Debra M. Brown
20 Oak Street, Suite 200
Beverly, MA 01915
(978) 921-6688

December 12, 2002

Jonathon G. Katz, Secretary
Securities and Exchange Commission
450 Fifth Street, NW
Washington, DC 20549-0609

Re: Comments Submitted on Proposed Attorney Conduct Rule (File No. 33-8150.wp.)

Dear Ladies and Gentlemen:

Thank you for the opportunity to comment on this proposed rule. It is clear by the length and depth of the proposing release, that many members of the staff labored on the provisions of this proposed rule. Brown & Associates and Self Audit, Inc. provide specialized compliance related services to mutual fund companies and investment advisers. Brown & Associates' clients engage our firm to conduct "mock" regulatory reviews and to make recommendations on their regulatory compliance programs. We serve as "independent consultant" to firms that have experienced regulatory problems. Our role is to help clients create, maintain and enhance state of the art compliance programs for their unique businesses. Self Audit, Inc. is a provider of software that enables firms to conduct mock audits internally. Both firms provide clients with a means to incorporate proactive compliance procedures into their organizations. In this context, we submit comments to the proposed rulemaking on attorney conduct and emphasize the chilling effect that this type of rulemaking would have on financial services firms' proactive compliance programs.

Sarbanes-Oxley Legislation Generally

As a preliminary matter, the application of the Sarbanes-Oxley Legislation to investment companies is inconsistent with the premise of the protection of investors. Mutual funds are investors, as well as vehicles, for many U.S. investors to invest in the market. The application of each of the Sarbanes-Oxley rulemaking initiatives to registered investment companies is costly and in many cases inappropriate due to their structure. These are virtual companies and do not employ individuals directly. The cost of compliance with each of these rules will ultimately pass on to the investors, whereby, the U.S investors continue to pay the price for the corporate scandals. The staff and Congress should reconsider the application of the Sarbanes-Oxley legislation to registered investment companies.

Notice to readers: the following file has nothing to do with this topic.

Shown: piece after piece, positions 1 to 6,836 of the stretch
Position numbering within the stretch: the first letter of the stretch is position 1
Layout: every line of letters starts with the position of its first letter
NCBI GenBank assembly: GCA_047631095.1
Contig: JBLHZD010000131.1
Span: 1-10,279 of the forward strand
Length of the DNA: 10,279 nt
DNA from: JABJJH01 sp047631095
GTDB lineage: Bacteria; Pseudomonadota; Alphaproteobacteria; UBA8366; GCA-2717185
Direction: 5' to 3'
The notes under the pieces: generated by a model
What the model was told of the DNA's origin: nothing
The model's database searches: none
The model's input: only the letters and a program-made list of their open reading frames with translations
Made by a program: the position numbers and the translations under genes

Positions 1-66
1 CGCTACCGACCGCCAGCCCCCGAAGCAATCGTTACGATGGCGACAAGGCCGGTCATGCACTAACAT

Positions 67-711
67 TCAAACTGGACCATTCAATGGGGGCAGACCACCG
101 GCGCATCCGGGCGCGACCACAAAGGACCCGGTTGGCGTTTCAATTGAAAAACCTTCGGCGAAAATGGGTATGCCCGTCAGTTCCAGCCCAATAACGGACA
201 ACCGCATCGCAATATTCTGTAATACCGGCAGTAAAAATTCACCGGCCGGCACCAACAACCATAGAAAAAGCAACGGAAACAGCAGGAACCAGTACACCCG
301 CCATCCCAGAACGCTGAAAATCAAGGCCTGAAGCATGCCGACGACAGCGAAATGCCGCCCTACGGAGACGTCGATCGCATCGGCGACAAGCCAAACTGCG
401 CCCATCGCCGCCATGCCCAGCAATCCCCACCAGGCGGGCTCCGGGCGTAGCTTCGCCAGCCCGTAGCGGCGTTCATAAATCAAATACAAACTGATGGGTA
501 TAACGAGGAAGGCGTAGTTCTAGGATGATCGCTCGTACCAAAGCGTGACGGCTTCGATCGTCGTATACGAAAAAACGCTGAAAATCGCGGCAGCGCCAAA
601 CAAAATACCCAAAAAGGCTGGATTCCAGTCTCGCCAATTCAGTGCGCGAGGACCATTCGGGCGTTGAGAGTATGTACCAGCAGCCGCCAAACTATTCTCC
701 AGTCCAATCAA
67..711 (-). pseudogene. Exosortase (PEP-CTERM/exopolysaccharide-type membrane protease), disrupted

Attorney Conduct Rule

Since the proposed rule does apply to investment companies, these comments are provided in the context of investment companies. In our business, we generally have the opportunity to provide comments on the compliance program directly to the Chief Legal Counsel or Chief Executive for the firm. In some cases, we provide all comments to the compliance officer. In many cases, our reports are provided to Boards of Directors for the affected mutual funds. We do consider our reports to be privileged, as part of the attorney-client relationship. The firms that have hired us to conduct these reviews are proactive, compliance-conscious firms that are trying to have the most effective internal compliance programs. In light of this experience, the internal reporting process to the chief executive officer, chief legal officer or board of directors, seems consistent with our business practice.

Although Sarbanes-Oxley requires the Commission to promulgate professional conduct rules for attorneys1, the proposed rule goes beyond the scope of the Sarbanes-Oxley to the extent that attorneys are required to report violations to the SEC or to withdraw from the representation of the issuer. The internal "reporting process" and requirements for the attorney to maintain written records of their reporting process does fall within the congressional mandate2.